Good morning to you all, I wish I could see your faces –I hope you are all doing well and are safe and healthy. Been a while since we’ve seen each other, I do miss you all, and looking forward to meeting again with you face to face.
In the meantime, thank you for tuning in here – we’re kicking off a series this morning on some of the Psalms of David, which I’m sure will be interesting and uplifting.
I’m starting us off in the next 2 weeks at Psalm 18 and 19 – so, please join me in the word if you have a bible around or on your phone.
The Psalms are a really great place to spend time in – the original hymnbook, how many times do find yourself dipping your toes into these chapters here – whether you’re in need of comfort and guidance and wisdom, whether you’re wanting to express yourself in praise and you don’t have the words – I’m sure in the next few weeks we’ll cover a whole range of ground. We’ll read together this morning in Psalm 18 – please sit back and listen.
For the director of music. Of David the servant of the Lord. He sang to the Lord the words of this song when the Lord delivered him from the hand of all his enemies and from the hand of Saul. He said:
1 I love you, Lord, my strength.
3 I called to the Lord, who is worthy of praise,
and I have been saved from my enemies.
4 The cords of death entangled me;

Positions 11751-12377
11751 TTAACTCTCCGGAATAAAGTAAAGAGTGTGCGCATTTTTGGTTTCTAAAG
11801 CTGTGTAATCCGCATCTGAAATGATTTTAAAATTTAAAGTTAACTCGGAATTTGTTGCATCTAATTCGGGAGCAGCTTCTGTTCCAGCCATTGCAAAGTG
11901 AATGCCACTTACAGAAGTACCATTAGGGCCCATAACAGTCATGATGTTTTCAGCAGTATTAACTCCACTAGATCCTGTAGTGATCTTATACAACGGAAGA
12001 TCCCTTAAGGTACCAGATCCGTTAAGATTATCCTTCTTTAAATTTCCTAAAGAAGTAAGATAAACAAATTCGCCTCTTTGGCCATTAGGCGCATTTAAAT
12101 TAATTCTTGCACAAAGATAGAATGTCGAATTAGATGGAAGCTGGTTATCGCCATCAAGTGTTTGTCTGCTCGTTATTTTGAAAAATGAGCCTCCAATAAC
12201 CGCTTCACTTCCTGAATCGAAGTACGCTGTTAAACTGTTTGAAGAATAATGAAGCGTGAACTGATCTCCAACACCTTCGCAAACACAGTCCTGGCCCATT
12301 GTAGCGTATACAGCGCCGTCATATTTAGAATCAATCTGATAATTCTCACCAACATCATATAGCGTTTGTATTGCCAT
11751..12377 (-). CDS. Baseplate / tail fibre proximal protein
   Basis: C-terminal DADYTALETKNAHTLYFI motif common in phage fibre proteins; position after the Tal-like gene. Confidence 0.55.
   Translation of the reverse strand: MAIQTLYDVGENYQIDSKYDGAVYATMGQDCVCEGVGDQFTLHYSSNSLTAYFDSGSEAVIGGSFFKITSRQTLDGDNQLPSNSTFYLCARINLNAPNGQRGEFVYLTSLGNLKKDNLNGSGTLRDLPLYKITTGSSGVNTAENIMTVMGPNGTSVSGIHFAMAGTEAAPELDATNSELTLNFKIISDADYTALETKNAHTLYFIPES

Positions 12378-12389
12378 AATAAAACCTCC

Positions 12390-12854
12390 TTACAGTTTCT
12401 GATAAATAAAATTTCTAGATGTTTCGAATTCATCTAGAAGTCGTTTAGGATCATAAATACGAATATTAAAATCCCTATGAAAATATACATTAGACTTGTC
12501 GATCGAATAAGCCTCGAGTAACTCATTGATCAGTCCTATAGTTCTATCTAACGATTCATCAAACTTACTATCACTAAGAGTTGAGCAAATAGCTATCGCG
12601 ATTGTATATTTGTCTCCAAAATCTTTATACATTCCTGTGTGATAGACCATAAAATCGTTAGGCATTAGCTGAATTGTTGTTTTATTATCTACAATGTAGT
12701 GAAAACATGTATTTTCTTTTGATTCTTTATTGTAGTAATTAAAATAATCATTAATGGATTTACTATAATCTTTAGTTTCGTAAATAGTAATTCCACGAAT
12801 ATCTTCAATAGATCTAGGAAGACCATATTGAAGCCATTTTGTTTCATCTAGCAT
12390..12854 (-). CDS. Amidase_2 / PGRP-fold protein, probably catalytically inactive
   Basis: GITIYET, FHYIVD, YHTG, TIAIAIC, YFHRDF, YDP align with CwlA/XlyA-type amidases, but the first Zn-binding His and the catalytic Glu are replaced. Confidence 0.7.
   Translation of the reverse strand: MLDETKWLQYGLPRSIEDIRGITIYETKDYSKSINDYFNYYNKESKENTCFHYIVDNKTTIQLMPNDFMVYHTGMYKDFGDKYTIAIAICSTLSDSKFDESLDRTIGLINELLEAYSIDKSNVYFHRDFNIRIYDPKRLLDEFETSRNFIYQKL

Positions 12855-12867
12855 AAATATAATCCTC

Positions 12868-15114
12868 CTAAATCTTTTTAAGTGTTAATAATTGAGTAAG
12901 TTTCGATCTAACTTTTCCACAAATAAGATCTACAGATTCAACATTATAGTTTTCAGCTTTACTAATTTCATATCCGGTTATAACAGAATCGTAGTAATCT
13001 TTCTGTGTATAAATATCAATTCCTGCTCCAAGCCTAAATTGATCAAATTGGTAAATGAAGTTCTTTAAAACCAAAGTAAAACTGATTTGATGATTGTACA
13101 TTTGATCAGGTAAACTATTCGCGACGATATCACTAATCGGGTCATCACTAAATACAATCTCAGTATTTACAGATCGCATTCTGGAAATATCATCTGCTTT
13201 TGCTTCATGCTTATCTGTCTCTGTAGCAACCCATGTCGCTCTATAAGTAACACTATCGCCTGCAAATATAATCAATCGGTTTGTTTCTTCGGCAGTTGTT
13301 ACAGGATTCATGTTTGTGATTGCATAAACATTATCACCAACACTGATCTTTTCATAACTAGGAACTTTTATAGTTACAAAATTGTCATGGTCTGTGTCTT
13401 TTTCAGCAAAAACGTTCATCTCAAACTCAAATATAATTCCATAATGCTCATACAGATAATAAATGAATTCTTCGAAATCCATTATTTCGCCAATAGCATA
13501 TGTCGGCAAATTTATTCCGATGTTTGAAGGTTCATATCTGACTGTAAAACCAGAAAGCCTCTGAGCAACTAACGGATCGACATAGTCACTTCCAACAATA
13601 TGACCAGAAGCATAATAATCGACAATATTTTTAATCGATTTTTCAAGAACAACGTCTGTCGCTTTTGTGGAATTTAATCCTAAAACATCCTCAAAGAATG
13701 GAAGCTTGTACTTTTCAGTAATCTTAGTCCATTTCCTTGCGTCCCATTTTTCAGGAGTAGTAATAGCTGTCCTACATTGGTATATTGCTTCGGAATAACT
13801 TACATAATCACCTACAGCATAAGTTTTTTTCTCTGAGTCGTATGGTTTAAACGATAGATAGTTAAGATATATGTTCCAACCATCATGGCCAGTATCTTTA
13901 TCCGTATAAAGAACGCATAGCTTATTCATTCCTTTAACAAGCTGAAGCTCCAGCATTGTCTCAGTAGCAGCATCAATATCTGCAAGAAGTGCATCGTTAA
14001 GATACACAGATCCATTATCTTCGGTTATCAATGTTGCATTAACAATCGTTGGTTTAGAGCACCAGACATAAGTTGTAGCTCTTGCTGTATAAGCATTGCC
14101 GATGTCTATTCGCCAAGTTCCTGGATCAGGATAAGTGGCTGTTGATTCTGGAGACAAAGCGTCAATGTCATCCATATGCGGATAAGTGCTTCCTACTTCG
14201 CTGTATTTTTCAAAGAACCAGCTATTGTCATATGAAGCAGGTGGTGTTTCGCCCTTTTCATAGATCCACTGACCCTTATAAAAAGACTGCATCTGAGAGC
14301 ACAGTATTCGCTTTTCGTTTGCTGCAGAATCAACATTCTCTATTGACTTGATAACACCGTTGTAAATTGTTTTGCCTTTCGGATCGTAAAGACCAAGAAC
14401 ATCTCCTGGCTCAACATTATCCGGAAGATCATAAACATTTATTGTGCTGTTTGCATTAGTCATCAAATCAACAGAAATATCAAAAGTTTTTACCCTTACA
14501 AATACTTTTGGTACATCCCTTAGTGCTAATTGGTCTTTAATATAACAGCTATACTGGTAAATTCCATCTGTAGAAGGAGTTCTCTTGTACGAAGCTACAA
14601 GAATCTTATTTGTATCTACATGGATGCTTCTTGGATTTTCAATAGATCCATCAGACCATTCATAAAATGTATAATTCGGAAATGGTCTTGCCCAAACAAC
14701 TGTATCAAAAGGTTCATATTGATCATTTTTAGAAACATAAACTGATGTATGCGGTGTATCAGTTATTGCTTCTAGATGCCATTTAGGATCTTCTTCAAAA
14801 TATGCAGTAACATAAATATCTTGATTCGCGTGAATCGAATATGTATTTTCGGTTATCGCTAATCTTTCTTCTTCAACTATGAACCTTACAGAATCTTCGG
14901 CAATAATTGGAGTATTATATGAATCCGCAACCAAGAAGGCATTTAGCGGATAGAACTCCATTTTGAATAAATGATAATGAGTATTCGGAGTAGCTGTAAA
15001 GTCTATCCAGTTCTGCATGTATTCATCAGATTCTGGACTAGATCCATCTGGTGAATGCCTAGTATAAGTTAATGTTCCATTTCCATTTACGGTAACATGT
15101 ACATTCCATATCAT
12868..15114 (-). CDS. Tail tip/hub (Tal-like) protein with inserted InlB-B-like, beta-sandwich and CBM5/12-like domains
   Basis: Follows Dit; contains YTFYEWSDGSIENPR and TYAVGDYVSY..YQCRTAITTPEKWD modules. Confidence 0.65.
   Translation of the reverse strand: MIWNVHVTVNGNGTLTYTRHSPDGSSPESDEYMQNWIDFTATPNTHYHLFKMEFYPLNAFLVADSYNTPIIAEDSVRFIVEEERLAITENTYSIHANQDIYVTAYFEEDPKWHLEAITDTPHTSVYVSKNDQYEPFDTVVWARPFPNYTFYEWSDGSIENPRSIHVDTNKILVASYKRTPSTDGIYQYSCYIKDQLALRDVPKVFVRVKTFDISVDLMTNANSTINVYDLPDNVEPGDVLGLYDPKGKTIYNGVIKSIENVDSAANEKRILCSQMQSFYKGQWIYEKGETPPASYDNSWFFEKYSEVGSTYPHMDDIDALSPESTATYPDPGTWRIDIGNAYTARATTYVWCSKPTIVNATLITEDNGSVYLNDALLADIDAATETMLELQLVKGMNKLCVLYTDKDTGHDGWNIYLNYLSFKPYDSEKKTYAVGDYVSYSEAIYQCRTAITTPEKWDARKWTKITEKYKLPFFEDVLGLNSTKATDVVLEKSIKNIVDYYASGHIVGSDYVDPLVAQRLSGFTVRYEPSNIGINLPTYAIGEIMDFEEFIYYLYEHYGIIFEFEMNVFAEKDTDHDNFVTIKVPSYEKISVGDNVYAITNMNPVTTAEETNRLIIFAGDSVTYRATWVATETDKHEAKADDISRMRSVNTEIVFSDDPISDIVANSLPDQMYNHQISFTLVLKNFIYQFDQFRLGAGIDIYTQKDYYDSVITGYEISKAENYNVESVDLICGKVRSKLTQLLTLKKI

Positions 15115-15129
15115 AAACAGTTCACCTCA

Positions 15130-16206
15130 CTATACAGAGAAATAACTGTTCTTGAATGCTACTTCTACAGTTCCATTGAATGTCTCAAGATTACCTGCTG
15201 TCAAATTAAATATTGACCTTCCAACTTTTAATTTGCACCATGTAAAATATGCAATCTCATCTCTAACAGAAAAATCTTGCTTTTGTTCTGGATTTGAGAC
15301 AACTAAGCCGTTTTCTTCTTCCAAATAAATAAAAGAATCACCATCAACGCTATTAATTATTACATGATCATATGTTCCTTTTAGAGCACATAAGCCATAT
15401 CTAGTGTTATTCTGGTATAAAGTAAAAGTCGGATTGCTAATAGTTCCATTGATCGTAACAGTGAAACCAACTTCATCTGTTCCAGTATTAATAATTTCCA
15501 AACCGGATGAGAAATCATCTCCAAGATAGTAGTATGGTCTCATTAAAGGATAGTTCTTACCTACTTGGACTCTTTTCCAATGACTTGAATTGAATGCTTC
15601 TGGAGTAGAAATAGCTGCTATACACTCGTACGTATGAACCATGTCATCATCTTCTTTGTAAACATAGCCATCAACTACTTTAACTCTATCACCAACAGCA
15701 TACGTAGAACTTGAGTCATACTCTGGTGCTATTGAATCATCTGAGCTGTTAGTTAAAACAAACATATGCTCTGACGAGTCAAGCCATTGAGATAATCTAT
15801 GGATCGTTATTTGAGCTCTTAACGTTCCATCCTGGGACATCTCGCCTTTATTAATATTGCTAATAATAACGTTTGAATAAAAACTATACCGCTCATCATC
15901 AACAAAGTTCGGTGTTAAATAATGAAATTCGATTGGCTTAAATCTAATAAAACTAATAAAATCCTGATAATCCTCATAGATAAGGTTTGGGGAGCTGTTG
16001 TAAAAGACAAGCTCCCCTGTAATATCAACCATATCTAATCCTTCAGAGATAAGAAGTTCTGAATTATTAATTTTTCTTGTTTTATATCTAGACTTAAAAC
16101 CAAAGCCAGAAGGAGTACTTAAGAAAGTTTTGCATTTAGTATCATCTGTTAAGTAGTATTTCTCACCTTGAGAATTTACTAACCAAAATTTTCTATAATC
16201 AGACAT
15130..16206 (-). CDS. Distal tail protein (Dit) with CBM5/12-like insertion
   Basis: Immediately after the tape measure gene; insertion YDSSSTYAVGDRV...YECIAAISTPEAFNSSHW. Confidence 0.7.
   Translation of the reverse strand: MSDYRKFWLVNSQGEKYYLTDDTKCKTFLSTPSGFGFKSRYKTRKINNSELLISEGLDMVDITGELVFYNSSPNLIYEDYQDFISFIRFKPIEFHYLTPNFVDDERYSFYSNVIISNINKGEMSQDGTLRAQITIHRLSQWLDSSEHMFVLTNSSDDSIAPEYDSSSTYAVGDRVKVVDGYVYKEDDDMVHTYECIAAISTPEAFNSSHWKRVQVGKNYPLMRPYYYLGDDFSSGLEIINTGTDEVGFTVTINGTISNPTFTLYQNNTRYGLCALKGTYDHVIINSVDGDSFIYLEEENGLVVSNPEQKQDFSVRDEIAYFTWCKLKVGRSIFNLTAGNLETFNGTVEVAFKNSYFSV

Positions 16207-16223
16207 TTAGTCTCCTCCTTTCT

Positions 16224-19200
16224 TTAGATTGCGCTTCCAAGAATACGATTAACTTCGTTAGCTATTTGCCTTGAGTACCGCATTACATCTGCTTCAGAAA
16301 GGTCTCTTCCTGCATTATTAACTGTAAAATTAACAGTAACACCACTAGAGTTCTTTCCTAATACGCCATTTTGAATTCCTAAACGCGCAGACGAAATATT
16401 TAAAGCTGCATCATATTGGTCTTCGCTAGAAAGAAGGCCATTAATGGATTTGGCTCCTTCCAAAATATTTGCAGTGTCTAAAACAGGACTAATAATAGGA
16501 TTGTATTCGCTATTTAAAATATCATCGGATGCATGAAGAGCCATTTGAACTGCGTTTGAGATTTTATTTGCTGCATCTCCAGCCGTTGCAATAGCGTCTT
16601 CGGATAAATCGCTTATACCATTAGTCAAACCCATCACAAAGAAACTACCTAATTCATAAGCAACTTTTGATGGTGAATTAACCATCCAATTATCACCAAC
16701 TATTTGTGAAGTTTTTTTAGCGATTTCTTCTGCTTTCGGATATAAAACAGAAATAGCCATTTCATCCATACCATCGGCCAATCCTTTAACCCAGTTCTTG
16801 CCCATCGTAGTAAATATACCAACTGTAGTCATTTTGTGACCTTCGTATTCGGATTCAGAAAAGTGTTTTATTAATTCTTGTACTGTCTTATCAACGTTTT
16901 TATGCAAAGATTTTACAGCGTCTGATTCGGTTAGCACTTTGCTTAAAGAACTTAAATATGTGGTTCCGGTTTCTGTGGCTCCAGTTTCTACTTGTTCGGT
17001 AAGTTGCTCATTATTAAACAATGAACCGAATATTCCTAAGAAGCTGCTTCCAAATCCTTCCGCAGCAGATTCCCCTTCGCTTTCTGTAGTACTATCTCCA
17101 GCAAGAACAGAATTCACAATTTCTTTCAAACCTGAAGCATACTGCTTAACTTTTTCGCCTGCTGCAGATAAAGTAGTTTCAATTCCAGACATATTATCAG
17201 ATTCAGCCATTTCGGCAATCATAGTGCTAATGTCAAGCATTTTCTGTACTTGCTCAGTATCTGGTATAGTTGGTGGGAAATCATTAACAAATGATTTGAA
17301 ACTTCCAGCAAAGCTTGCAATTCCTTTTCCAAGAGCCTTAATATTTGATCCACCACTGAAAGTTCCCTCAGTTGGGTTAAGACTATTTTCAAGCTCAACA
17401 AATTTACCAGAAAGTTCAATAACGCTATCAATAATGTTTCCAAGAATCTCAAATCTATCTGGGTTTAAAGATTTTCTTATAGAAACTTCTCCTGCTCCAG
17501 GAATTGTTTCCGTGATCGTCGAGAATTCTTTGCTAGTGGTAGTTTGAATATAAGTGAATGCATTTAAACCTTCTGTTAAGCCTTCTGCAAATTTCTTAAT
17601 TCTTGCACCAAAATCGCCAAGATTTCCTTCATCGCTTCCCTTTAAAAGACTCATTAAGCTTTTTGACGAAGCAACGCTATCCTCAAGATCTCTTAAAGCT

the torrents of destruction overwhelmed me.
5 The cords of the grave coiled around me;
the snares of death confronted me.
6 In my distress I called to the Lord;
I cried to my God for help.
From his temple he heard my voice;
my cry came before him, into his ears.
7 The earth trembled and quaked,
and the foundations of the mountains shook;
they trembled because he was angry.
8 Smoke rose from his nostrils;
consuming fire came from his mouth,
burning coals blazed out of it.
9 He parted the heavens and came down;
dark clouds were under his feet.
10 He mounted the cherubim and flew;
he soared on the wings of the wind.
11 He made darkness his covering, his canopy around him—
the dark rain clouds of the sky.
12 Out of the brightness of his presence clouds advanced,
with hailstones and bolts of lightning.
13 The Lord thundered from heaven;
the voice of the Most High resounded.[d]
14 He shot his arrows and scattered the enemy,
with great bolts of lightning he routed them.
15 The valleys of the sea were exposed
and the foundations of the earth laid bare
at your rebuke, Lord,
at the blast of breath from your nostrils.
16 He reached down from on high and took hold of me;
he drew me out of deep waters.
17 He rescued me from my powerful enemy,
from my foes, who were too strong for me.
18 They confronted me in the day of my disaster,
but the Lord was my support.
19 He brought me out into a spacious place;
he rescued me because he delighted in me.
My bible attributes these words to David - you also find this passage in the book of Samuel interestingly enough.– and maybe just to remind ourselves of who we have here as the worldly author - of course scripture is divinely inspired, but the vehicle through which God is speaking is a man just like you and me. Well maybe not just like you and me, David’s story is quite incredible, but human and fallible nonetheless. A sinner just like you and me.
David – son of Jesse
David anointed by Samuel
David, the man after God’s own heart
David and Goliath – wow what a story